By Kaitlynn Zygmont
With a new semester comes a new grading system at Laurentian, and, as has been made clear on campus and on social media, there have been many questions and much confusion surrounding the new system.
The grading scheme, which was implemented at Laurentian University in September 2014, is not new to Canadian schools: many universities, such as the University of Ottawa, no longer use a 100 point scale, but now use letter grades.
For calculating averages for academic steps such as graduation, these letter grades are then converted into a point scale.
Registrar and Secretary of Senate, Serge Demers, explained that those applying for scholarships at Laurentian and other grad schools will not be negatively affected because the scholarship structure has been adjusted for next year (95%, 90%, 85%, and 80%) in order to reflect the new GPA calculations which are based on the letter grade and the 10 point GPA.
“During the transition period (where students have letter and number grades) we will be manually verifying borderline cases for graduation purposes that involve the overall GPA (cum. laude, honours, C grade to graduate, etc.),” said Demers. “My office wants to ensure that the conversion from old cumulative GPA to new GPA does not negatively impact students. Students in their first year at Laurentian will not see any difference.”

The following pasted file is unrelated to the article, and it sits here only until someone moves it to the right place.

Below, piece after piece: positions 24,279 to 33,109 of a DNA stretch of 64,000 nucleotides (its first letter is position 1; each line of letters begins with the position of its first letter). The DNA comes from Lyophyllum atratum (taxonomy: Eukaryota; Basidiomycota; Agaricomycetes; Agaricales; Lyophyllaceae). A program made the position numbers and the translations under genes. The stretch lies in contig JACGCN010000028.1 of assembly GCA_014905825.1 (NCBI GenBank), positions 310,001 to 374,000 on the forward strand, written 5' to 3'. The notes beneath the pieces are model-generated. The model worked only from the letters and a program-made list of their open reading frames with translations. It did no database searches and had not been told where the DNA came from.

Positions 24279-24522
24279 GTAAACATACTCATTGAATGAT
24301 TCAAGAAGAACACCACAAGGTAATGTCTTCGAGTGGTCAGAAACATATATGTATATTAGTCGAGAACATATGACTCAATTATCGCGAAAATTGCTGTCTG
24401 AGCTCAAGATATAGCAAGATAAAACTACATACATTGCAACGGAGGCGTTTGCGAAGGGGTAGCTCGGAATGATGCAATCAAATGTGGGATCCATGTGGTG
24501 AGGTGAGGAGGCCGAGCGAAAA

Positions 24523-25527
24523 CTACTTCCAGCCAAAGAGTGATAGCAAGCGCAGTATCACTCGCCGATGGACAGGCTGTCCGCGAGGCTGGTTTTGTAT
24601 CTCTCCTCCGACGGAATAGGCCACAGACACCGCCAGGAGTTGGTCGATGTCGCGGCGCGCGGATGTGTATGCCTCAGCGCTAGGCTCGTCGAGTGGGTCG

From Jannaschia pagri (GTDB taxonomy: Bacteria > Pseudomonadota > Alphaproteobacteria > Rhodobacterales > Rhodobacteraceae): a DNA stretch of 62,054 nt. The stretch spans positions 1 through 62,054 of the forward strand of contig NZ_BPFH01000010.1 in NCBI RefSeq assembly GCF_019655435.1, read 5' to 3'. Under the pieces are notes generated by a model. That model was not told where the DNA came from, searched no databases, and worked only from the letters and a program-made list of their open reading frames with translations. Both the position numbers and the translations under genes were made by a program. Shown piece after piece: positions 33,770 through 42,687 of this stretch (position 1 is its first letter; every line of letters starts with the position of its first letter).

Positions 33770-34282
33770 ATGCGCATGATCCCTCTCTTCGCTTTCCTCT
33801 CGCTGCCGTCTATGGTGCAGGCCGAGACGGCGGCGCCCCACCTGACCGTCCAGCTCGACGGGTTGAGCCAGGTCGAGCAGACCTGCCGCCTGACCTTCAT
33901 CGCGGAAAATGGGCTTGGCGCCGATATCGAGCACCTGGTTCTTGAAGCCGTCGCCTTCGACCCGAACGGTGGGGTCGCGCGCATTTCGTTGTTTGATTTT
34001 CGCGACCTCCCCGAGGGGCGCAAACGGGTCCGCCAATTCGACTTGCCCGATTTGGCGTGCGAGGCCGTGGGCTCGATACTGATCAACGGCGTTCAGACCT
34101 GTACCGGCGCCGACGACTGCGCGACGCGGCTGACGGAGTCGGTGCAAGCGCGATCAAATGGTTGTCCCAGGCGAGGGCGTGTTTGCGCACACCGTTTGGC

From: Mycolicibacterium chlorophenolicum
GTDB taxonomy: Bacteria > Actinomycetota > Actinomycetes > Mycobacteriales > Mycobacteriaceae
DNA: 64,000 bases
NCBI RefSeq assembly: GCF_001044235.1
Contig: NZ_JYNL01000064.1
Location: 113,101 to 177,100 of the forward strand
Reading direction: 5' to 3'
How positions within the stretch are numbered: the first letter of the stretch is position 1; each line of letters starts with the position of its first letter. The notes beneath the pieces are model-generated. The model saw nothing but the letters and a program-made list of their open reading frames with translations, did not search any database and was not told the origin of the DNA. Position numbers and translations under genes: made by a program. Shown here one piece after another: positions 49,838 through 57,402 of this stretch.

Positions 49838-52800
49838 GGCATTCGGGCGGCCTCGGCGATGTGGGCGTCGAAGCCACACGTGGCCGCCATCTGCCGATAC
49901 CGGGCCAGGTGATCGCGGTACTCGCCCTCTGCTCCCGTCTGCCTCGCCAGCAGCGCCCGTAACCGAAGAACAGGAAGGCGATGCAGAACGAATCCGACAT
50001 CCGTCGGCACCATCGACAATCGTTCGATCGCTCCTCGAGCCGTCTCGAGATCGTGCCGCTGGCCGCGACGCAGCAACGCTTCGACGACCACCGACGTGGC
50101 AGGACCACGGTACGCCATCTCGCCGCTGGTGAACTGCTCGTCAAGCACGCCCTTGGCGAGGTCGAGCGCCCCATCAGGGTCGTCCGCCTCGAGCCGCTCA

Given the new grading scheme, professors now have the option to enter grades as a letter or as a number from 0-100. The new system then converts that value into a letter grade, which appears on the official transcript and on Webadvisor.
For returning students in the transition period, the transcript and Webadvisor will show a combination of numbers (before Sept. 2014) and the new letter grades.
First years and future incoming students will only have the letter grades.
With the new system in place, students will see a difference in terms of failed courses because failures did not count in the overall GPA in the previous years, although, students in the A+ range will benefit from the new grading scheme because it will level out the 90-100 range of grades.
This will put those students on a level playing field for bursaries and awards. It will also place students entering graduate studies at an equal level to those from other universities who use the letter grade as well.
For students who are anxious about the new grading scheme Demers explains, “some students have come to see me to say that their 95% will not be different from the 91% someone else had. Apart from the measurement error argument identified earlier, the important part to remember is that the grading scheme is applied at the course level. The GPA is only the average of the 0 to 10 points obtained for each course. In that sense, students should not worry about differentiation at the course level, but rather maintain the high performance for all courses over all the years of study so that their overall GPA is then as high as possible.”